Good news for (some) cricket fans: The BBC reports that Google and the India Premier League have reached an agreement to broadcast all 60 Twenty20 cricket tournament matches on YouTube when the tournament begins on March 12.
Unfortunately, the games will not be available to YouTube users in the United States, thus becoming the latest indignity the American cricket fan must endure. Indeed, The Los Angeles Times‘ Technology blog describes the YouTube-IPL deal with the contemptuous, sarcastic tone that Americans usually reserve for discussions about professional soccer.
I still remember Tunku Varadarajan’s 1998 New York Times Magazine essay on being a cricket fan in the States:
In this country, a cricket fan must live by his wits, plugging in to a network of furtive fellow travelers. I surf the Internet for sites that serve my needs and pleasures. I subscribe to a daily on-line cricket newsletter and I log in to a bustling cricket chat room. There, I irrigate the fallow playing fields of America. Other tools of the guild include a powerful shortwave radio, which on a good day — when no ill winds blow my way from Yankee Stadium — picks up live commentaries from Adelaide and Port of Spain, Calcutta and Peshawar.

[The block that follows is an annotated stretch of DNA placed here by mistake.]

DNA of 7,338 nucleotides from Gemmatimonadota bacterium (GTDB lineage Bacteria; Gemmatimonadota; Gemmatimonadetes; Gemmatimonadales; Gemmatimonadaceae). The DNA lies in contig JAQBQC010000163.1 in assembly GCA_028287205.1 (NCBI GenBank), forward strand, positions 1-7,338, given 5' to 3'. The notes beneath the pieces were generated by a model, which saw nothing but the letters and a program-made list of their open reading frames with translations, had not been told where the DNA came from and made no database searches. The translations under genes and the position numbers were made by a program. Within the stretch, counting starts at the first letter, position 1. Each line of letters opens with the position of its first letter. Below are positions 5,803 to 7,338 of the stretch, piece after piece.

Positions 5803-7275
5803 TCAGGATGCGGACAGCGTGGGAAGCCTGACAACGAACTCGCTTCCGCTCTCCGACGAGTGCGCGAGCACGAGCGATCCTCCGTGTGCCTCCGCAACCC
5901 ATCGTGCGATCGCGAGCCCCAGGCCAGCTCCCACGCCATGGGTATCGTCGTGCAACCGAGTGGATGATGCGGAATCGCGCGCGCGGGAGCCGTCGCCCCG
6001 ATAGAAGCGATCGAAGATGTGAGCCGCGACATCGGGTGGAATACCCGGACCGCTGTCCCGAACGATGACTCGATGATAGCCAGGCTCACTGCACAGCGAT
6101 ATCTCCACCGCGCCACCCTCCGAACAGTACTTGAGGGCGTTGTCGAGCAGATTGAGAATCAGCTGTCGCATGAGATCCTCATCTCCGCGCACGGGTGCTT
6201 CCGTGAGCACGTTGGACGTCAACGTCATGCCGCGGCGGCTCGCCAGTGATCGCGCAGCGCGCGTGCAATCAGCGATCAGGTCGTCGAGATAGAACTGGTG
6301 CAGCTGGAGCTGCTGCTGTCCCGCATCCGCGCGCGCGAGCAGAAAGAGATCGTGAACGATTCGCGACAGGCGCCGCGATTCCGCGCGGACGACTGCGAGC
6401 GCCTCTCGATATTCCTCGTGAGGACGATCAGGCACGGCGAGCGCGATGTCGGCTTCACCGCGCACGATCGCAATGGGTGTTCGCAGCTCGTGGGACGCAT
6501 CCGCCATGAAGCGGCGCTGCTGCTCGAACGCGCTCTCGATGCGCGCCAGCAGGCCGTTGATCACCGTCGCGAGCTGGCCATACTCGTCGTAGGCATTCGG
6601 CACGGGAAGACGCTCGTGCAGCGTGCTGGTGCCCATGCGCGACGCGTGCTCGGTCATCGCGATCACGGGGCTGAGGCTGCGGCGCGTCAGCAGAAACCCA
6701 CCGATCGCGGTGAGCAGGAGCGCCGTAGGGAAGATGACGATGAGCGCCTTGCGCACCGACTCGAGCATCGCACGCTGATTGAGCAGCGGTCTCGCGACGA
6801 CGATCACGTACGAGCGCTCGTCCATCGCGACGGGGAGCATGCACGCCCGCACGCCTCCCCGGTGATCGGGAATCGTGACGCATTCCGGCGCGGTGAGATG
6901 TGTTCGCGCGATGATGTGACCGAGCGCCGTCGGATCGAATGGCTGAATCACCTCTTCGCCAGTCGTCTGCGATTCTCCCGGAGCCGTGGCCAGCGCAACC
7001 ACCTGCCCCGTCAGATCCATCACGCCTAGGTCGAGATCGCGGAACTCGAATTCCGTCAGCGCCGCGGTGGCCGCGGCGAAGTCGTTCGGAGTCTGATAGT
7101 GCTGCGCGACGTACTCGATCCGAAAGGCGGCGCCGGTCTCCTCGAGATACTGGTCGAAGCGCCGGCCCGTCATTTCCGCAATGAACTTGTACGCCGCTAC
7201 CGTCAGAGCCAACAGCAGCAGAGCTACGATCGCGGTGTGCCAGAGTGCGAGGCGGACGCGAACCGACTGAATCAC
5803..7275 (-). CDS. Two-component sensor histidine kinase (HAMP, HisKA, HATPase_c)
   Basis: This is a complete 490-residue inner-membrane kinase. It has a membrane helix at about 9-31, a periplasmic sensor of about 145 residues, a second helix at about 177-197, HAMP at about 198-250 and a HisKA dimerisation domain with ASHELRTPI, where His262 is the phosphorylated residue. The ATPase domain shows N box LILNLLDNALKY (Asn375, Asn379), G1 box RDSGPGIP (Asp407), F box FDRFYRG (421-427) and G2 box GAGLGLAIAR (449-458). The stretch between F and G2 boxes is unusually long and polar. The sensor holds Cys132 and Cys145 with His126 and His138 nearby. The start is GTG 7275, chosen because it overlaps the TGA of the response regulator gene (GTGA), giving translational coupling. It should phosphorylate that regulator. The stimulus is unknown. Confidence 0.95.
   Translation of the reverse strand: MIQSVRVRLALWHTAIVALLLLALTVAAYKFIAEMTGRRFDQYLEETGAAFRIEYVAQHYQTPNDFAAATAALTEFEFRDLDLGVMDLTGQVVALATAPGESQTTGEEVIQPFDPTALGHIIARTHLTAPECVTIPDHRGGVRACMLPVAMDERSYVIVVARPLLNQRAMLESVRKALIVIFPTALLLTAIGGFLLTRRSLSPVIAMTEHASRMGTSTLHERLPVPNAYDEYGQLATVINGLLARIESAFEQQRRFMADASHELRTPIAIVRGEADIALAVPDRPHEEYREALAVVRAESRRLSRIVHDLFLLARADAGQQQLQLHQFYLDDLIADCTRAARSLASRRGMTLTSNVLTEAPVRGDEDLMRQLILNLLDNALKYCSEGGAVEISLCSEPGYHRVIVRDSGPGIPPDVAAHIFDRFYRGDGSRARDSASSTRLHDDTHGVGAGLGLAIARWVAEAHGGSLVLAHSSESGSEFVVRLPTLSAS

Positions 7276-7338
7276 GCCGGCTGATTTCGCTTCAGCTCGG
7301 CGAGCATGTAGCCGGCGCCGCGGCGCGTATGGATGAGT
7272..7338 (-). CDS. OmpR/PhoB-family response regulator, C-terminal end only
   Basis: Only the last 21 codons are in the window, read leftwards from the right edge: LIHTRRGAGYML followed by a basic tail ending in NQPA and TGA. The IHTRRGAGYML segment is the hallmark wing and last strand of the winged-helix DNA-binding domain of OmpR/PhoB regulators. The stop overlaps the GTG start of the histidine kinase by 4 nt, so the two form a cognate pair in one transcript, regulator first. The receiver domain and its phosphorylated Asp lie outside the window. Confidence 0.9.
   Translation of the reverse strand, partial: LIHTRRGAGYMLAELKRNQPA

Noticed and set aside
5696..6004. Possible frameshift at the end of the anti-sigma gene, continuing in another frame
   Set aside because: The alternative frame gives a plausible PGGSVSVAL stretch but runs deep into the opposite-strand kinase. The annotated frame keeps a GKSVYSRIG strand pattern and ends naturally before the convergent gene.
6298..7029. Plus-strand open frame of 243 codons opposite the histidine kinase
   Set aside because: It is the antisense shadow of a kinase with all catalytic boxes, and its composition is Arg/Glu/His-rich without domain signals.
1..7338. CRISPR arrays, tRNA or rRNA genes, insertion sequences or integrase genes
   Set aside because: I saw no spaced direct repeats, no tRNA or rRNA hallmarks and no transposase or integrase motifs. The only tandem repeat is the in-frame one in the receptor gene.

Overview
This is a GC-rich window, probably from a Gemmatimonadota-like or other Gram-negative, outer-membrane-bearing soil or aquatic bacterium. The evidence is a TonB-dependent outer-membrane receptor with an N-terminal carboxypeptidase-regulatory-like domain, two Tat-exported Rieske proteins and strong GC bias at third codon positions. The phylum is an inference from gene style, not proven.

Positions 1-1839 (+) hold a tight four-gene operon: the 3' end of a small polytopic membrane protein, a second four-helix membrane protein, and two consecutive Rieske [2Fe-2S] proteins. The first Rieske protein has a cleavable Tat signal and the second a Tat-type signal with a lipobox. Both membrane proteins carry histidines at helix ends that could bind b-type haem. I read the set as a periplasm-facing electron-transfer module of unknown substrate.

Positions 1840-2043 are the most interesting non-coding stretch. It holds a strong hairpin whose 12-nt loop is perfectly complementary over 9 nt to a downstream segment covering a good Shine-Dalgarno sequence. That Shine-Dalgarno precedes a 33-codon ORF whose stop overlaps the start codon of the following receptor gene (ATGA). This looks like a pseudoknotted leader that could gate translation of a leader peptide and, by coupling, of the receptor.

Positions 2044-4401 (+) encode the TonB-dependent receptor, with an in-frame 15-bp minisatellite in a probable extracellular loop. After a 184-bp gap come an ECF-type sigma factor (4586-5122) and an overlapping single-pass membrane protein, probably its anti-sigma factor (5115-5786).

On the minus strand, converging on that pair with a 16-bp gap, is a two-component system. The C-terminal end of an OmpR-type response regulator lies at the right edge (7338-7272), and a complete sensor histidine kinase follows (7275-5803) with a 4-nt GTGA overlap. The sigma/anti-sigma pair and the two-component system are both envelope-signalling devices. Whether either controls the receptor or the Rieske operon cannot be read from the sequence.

Often, I admit, my tactics are crude: upon hearing a Jamaican accent on a subway platform, I have struck up conversations about cricket. Only once, late at night at the 125th Street station, has the reception been a frosty one: ”Cricket, mon. . .it’s past midnight. You ain’t got no home to go to?”
The sport is making small inroads here in the States. While I was in grad school two classmates and I did a package on cricket and the New York City school system. Check it out here.